Tuesday, September 04, 2012

Saving Pasig means saving big

Tempo published this article on September 4, 2012. It can also be accessed at: 

MB Research

Manila, Philippines – “So, what will happen if the government has more revenue because the `esteros’ are clean?“ asked Pasig River Rehabilitation Commission (PRRC) chairperson Gina Lopez in an interview with MB Research.

The PRRC chief herself offered an enticing answer: “Then, it will have more money to spend for social services to help the people.“

Lopez showed MB Research a 20-year savings forecast, should PRRC’s river rehabilitation programs and strategies under her administration be implemented persistently.

The simple benefit calculation covered potential savings in terms of land value, recreation, household maintenance and repair, and health.
The case in point was Estero de Paco, the flagship model of PRRC’s actual rehabilitation efforts.

Research revealed that in every flooding incidence in the area, an affected household spends an average of P3,500 for temporary transfer of location, repair, cleanup, and income loss due to failure to report for work.

Estero de Paco, which has 1,770 affected households given oneyear rainfall intensity, will have to spend P6 million a year, or more or less P120 million worth of savings in 20 years.

A PRRC pre-survey questionnaire administered to 6,270 households living within 200 meters of Estero de Paco revealed that each household can save about P180 monthly from not having to visit recreational places. This means households can save up to P13.5 million a year, or at least P270 million in 20 years.

The same survey concluded that there has been a significant improvement in health among Estero de Paco residents since the start of the rehabilitation drive. From a monthly cost of P2,659 intended for medication and hospitalization, majority of the respondents only have to allocate P1,840 for monthly savings of P819.00. This significant difference translates to at least R49 million worth of annual savings.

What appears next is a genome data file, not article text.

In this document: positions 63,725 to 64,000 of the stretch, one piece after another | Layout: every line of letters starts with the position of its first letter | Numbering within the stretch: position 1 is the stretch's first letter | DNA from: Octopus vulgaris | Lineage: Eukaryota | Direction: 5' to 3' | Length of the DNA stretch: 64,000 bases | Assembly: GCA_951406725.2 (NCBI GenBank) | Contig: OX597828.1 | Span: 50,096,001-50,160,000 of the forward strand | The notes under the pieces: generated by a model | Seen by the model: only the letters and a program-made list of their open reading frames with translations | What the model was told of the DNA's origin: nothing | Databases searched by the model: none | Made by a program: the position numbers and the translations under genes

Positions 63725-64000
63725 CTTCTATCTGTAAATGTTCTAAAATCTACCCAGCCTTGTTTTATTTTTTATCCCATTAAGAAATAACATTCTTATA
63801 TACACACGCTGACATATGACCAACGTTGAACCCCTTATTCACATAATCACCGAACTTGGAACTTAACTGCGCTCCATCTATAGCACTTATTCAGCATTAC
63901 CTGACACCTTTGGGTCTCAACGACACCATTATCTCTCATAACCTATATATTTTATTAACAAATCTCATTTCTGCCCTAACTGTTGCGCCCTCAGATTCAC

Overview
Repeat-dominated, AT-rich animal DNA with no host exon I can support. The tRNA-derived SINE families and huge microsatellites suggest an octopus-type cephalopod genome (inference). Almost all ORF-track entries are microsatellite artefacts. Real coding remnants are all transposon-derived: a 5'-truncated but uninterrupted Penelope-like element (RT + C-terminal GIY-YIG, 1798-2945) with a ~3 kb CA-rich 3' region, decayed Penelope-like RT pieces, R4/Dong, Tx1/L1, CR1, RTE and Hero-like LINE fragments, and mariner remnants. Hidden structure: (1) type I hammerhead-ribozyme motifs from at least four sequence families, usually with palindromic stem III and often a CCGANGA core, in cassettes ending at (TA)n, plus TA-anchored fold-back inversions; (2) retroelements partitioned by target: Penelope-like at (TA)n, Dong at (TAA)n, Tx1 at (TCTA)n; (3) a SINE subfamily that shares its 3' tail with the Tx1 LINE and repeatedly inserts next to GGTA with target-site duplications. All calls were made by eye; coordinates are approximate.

In simple terms, an average household that saves money from temporary maintenance, recreation and health can have almost P54,000 annual savings ­ an amount already good for starting a small business, like a sari-sari store, or for financing a four-year college education.

In terms of average land value, residential and commercial areas that have an average land size of 50 square meters can save at least P42 million in 20 years.

On the other hand, taking into account increases in land and real estate taxes, Lopez said that the government’s estimated total savings in the same span will total to at least P1.3 billion.

If succeeding administrations will continue to adapt President Aquino’s budget allocation to strengthen public institutions, as he stated in his 2013 Budget Message, then, with the potential savings of at least P1.3 billion in 20 years, the government can continuously implement either the Capacity Building Program among local government units, or the Performance Challenge Fund program.

The said programs aim to improve general public administration, accountability and transparency through rewards, and citizen participation. (TO BE CONCLUDED)

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